Then we will place the following code in our main() method to instantiate objects of type ElementList, and also to output the results of using our generic class template. Note once again we are using only one class for different types of variables, called generic programming.


This is what our output will be after running our example C++ program with generic class template.



Here is a copy and pastable listing of our entire C++ example application.

 // CPPTemplatesPointers.cpp - By Michael G. Workman
 //
 // This C++ console application displays usage of VOID pointers and generic templates
 //
 // This example application is freely distributable under terms of MIT open source license

 #include <iostream>
 #include <string> 
 #include <vector>
 #include <cstdlib>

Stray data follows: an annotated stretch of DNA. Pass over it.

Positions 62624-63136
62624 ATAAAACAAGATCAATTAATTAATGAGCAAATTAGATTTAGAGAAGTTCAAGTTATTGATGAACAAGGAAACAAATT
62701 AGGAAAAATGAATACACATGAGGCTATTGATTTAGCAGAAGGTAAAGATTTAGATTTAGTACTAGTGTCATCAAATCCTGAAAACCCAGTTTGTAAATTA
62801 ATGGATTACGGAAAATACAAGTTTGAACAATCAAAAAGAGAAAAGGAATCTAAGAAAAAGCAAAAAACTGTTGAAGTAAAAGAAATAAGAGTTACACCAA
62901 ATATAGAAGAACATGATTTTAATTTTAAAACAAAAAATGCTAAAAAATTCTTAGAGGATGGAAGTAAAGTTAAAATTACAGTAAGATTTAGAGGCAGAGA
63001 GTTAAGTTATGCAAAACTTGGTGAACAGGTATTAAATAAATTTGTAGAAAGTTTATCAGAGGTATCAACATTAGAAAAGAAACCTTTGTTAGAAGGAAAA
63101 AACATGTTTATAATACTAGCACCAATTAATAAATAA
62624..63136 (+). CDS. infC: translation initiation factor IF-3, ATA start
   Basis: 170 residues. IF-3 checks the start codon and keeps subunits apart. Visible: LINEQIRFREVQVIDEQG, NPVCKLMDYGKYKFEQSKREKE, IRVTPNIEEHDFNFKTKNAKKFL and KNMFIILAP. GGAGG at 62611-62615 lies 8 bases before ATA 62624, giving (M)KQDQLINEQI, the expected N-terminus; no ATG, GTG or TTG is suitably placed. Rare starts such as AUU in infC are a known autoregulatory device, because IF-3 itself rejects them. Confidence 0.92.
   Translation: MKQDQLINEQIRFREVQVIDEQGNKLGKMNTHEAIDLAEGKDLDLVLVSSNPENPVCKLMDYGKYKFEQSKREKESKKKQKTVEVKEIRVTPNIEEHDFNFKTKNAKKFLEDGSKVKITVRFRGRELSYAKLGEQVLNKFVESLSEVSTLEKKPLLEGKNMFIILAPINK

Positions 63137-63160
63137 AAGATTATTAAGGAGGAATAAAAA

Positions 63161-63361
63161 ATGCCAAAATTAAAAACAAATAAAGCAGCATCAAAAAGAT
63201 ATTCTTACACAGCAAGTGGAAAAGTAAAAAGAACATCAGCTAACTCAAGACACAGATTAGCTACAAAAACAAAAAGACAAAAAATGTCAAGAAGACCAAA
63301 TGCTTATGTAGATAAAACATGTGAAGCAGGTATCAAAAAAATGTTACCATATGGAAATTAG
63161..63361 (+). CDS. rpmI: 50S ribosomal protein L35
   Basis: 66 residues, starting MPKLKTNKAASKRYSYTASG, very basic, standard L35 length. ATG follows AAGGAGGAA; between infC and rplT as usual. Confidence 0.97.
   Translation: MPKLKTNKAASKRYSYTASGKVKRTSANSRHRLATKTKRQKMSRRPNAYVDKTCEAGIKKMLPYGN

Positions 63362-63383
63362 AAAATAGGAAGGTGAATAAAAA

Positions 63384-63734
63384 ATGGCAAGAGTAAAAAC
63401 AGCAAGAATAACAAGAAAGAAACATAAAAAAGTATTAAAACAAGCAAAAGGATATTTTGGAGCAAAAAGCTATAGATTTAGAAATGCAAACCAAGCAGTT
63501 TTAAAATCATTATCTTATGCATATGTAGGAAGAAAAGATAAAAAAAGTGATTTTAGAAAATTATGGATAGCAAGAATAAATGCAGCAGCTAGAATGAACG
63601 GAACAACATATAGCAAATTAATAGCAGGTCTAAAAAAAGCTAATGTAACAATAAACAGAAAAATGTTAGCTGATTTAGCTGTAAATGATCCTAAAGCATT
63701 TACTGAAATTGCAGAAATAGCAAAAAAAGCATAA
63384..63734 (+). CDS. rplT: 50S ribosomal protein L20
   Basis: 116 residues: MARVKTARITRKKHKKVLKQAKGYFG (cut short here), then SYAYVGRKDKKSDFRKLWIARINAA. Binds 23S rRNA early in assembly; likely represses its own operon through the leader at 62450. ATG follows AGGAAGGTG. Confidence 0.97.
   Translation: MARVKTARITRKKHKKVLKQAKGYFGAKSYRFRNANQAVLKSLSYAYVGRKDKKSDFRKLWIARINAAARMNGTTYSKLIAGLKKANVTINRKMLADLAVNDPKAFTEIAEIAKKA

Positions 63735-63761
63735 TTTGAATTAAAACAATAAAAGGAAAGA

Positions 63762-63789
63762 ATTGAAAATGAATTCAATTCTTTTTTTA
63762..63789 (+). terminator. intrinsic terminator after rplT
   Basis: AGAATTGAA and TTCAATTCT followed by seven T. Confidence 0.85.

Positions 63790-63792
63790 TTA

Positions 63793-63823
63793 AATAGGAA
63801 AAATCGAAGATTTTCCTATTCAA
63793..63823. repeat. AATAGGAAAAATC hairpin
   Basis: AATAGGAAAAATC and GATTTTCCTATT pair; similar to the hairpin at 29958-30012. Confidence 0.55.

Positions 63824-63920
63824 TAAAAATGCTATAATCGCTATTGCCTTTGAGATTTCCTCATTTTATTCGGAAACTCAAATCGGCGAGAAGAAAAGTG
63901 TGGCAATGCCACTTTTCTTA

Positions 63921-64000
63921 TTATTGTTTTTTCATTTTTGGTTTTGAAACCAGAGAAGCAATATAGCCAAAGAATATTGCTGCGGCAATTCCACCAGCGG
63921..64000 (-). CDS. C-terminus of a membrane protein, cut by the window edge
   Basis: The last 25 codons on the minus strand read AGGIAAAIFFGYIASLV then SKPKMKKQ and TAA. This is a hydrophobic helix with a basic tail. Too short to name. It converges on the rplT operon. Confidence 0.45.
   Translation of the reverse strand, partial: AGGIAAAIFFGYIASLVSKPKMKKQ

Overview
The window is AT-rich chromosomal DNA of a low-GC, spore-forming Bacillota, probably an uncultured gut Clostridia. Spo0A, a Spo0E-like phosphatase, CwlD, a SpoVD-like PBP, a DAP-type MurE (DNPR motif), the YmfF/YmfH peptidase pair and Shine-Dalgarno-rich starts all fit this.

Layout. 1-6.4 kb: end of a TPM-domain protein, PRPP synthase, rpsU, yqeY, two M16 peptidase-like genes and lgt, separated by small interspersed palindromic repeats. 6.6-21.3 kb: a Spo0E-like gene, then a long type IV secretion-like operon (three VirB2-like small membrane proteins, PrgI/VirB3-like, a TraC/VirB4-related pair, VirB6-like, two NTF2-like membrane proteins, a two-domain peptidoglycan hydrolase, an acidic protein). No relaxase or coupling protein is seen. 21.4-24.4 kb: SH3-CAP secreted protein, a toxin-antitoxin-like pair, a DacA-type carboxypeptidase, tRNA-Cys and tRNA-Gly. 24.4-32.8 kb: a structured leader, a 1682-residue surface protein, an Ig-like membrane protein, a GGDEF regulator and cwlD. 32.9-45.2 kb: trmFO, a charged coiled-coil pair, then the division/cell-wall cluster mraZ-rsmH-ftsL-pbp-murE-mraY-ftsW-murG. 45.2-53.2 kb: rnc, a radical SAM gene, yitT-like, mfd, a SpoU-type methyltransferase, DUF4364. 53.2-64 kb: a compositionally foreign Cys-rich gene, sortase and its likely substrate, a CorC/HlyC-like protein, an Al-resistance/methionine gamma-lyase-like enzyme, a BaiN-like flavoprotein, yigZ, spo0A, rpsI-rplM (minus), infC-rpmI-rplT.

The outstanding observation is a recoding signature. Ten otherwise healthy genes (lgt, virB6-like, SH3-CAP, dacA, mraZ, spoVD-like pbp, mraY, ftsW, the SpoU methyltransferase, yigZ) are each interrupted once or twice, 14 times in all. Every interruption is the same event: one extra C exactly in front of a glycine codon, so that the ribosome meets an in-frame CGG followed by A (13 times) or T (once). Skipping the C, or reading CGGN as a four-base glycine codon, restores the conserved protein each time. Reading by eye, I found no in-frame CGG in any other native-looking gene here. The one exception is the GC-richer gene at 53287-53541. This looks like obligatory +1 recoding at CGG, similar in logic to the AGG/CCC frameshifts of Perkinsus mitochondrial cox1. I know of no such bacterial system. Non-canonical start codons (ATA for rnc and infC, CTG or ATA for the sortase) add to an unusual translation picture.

using namespace std;

 // class template for generic programming
 template <class T>
 class ElementList {
     private:
       vector<T> elements;

     public:
       void addElement(T const&); 
       T getLastElement() const;
       void outputList();
 };

 // addElement method
 template <class T>
 void ElementList<T>::addElement(T const& element) {
     elements.push_back(element);
 }

 // getLastElement method
 template <class T>
 T ElementList<T>::getLastElement() const {

     // return last element
     return elements.back();
 }

 // output ElementList elements
 template <class T>
 void ElementList<T>::outputList() {

     cout << "ElementList elements: ";
     for (typename vector<T>::iterator it = elements.begin(); it < elements.end(); it++) {
       cout << (*it) << " ";
     }
     cout << endl << endl;
 }

 // we use a function template for generic programming
 template <typename T>
 T const& Maximum(T const& a, T const& b)
 {
     if (a > b) return a;
     if (b > a) return b;
 }

 int main()
 {
     // declare vars
     int nNumber = 10;
     float fNumber = 10.01;
     char cCharArray[] = "This is an example C++ application.";